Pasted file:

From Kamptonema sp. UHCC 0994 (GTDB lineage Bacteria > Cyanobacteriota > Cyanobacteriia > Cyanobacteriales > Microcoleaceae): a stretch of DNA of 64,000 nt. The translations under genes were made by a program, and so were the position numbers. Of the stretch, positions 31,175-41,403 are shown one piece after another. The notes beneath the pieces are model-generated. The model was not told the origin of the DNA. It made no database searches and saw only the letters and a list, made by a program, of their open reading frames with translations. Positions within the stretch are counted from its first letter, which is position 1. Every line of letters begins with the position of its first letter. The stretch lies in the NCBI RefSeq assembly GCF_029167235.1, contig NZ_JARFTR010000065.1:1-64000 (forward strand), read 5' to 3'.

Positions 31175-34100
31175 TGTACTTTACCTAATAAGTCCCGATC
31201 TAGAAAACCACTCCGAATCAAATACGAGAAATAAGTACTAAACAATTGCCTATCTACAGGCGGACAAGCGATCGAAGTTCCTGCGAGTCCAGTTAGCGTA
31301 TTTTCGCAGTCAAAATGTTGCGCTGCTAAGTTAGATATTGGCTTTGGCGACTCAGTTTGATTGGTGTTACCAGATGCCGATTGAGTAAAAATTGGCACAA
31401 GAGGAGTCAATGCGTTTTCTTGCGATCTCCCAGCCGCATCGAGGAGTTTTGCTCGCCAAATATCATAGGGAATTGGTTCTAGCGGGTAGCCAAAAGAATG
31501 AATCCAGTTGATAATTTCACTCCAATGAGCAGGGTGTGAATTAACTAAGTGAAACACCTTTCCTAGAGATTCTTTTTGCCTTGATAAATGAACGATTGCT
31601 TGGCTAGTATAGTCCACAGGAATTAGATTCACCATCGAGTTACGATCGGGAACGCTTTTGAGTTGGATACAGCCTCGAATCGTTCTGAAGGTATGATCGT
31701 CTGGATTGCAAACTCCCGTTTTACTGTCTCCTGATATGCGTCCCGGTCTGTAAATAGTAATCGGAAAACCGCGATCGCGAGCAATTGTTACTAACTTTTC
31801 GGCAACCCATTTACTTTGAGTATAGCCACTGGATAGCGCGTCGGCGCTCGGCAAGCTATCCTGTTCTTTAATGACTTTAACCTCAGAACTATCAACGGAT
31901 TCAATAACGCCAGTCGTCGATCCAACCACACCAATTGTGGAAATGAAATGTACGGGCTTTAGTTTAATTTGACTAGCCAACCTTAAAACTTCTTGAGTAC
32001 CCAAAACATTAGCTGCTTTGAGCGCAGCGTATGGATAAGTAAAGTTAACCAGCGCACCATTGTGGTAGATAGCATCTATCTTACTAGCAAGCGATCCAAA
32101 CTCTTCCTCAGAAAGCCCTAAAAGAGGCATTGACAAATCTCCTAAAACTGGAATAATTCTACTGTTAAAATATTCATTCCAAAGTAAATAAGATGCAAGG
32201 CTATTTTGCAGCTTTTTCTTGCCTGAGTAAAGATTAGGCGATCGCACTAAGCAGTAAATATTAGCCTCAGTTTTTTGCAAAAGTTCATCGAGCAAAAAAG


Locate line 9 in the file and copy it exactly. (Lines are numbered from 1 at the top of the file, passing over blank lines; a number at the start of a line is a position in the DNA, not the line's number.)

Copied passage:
31701 CTGGATTGCAAACTCCCGTTTTACTGTCTCCTGATATGCGTCCCGGTCTGTAAATAGTAATCGGAAAACCGCGATCGCGAGCAATTGTTACTAACTTTTC